North Las Vegas Felon Pleads Guilty To Unlawful Possession Of Ammunition And COVID-19 Relief Fraud Scheme
LAS VEGAS – Jonathan Millard Robinson (44) pleaded guilty yesterday to unlawful possession of ammunition and fraudulently submitting a loan application to a lender under the Coronavirus Aid, Relief, and Economic Security Act. U.S. District Judge Richard F. Boulware II scheduled a sentencing for November 17, 2022.
According to court documents and admissions made in court, Robinson — who was already on supervised release — admitted that he was previously convicted in North Carolina of conspiracy to distribute cocaine base and distributing cocaine. Both convictions are felonies which prohibit him by law from possessing ammunition.
Robinson also fraudulently submitted a Paycheck Protection Program loan application to a lender to obtain approximately $20,833. In the application, Robinson falsely stated that he was the proprietor of a company, which did not in fact exist, reported a false revenue derived from the fake company, and falsely denied that he was serving parole or probation for a prior felony conviction.
At sentencing, Robinson faces a maximum penalty of 10 years in prison for illegally possessing ammunition, and a maximum penalty of 20 years in prison for the COVID relief scheme.
Robinson is also charged in another case because he committed new crimes in Nevada while on supervised release for felony drug convictions in North Carolina. The maximum penalty is two years in prison. U.S. District Judge Andrew P. Gordon is presiding over the case.
U.S. Attorney Jason M. Frierson for the District of Nevada, Special Agent in Charge Spencer L. Evans for the FBI, and Special Agent in Charge Patrick Gorman for the Bureau of Alcohol, Tobacco, Firearms and Explosives (ATF) made the announcement.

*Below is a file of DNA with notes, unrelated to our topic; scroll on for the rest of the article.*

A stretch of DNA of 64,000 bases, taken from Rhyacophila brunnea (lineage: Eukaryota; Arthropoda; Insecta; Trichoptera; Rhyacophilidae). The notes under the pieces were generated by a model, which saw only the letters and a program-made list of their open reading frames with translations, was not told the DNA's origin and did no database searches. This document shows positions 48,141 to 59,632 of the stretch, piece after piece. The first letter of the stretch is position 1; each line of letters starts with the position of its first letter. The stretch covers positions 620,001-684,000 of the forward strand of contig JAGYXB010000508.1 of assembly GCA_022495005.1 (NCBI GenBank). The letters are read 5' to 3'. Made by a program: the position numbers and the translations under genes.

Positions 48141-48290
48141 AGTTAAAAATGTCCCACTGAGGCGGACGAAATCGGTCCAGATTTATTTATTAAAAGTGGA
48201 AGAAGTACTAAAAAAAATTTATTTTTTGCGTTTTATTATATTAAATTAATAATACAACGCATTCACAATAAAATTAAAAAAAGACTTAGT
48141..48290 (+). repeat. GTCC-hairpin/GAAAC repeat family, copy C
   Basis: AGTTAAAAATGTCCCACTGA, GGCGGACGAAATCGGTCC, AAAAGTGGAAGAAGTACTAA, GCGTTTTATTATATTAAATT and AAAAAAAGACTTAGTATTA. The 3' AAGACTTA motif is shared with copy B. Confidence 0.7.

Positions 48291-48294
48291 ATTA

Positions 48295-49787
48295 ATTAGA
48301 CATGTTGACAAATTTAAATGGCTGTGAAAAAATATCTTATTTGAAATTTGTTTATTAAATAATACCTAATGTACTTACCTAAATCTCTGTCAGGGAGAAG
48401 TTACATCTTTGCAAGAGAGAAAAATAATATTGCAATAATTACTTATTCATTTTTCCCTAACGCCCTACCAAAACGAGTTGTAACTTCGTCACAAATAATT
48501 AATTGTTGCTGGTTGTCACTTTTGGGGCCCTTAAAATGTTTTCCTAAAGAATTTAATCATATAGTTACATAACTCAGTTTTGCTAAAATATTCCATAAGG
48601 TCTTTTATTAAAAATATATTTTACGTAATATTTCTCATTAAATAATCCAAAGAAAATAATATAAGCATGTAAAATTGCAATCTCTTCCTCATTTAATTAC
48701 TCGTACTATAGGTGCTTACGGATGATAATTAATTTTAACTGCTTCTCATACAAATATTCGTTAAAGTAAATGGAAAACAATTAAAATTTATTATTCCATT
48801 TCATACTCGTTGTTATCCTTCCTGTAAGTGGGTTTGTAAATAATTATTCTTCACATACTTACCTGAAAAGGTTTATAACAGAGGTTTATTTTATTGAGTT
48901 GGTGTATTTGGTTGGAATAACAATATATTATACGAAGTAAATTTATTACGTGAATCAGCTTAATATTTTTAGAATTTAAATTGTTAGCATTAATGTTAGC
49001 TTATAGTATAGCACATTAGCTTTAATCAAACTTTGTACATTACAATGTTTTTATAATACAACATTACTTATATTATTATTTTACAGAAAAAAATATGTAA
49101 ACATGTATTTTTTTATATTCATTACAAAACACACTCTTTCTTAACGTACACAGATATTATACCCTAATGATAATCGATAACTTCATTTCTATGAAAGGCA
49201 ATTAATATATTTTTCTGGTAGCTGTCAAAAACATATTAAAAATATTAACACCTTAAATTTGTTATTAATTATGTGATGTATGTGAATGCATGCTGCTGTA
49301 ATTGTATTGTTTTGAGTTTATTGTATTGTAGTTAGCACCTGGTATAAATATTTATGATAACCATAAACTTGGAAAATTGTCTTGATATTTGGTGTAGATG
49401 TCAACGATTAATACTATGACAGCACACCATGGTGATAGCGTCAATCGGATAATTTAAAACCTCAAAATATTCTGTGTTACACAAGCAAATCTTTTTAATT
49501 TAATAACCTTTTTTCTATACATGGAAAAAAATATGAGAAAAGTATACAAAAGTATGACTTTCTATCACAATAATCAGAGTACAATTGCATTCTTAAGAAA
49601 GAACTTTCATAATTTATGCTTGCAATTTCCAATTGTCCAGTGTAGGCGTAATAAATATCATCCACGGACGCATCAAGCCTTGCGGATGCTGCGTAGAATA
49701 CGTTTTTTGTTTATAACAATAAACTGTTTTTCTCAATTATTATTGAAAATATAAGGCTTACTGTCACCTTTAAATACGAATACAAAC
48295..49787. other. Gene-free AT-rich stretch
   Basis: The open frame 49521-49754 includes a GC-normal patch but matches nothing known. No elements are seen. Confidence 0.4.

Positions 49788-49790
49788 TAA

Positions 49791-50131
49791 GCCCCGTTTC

This case was investigated by the FBI, the ATF, the Small Business Administration Office of the Inspector General; IRS-Criminal Investigation; Office of Inspector General for the Board of Governors of the Federal Reserve System and the Consumer Financial Protection Bureau, and the Las Vegas Metropolitan Police Department. Assistant U.S. Attorneys Edward Veronda and Kimberly Frayn are prosecuting the case.
If you have information about illegal firearms activity, you are urged to submit a tip to ATF by calling the hotline at 1-800-ATF-GUNS (1-800-283-4867) or through the ReportIt mobile app.
On May 17, 2021, the Attorney General established the COVID-19 Fraud Enforcement Task Force to marshal the resources of the Department of Justice in partnership with agencies across government to enhance efforts to combat and prevent pandemic-related fraud. The Task Force bolsters efforts to investigate and prosecute the most culpable domestic and international criminal actors and assists agencies tasked with administering relief programs to prevent fraud by, among other methods, augmenting and incorporating existing coordination mechanisms, identifying resources and techniques to uncover fraudulent actors and their schemes, and sharing and harnessing information and insights gained from prior enforcement efforts. For more information on the Department’s response to the pandemic, please visit https://www.justice.gov/coronavirus.
Anyone with information about allegations of attempted fraud involving COVID-19 can report it by calling the Department of Justice’s National Center for Disaster Fraud (NCDF) Hotline at 866-720-5721 or via the NCDF Web Complaint Form at: https://www.justice.gov/disaster-fraud/ncdf-disaster-complaint-form.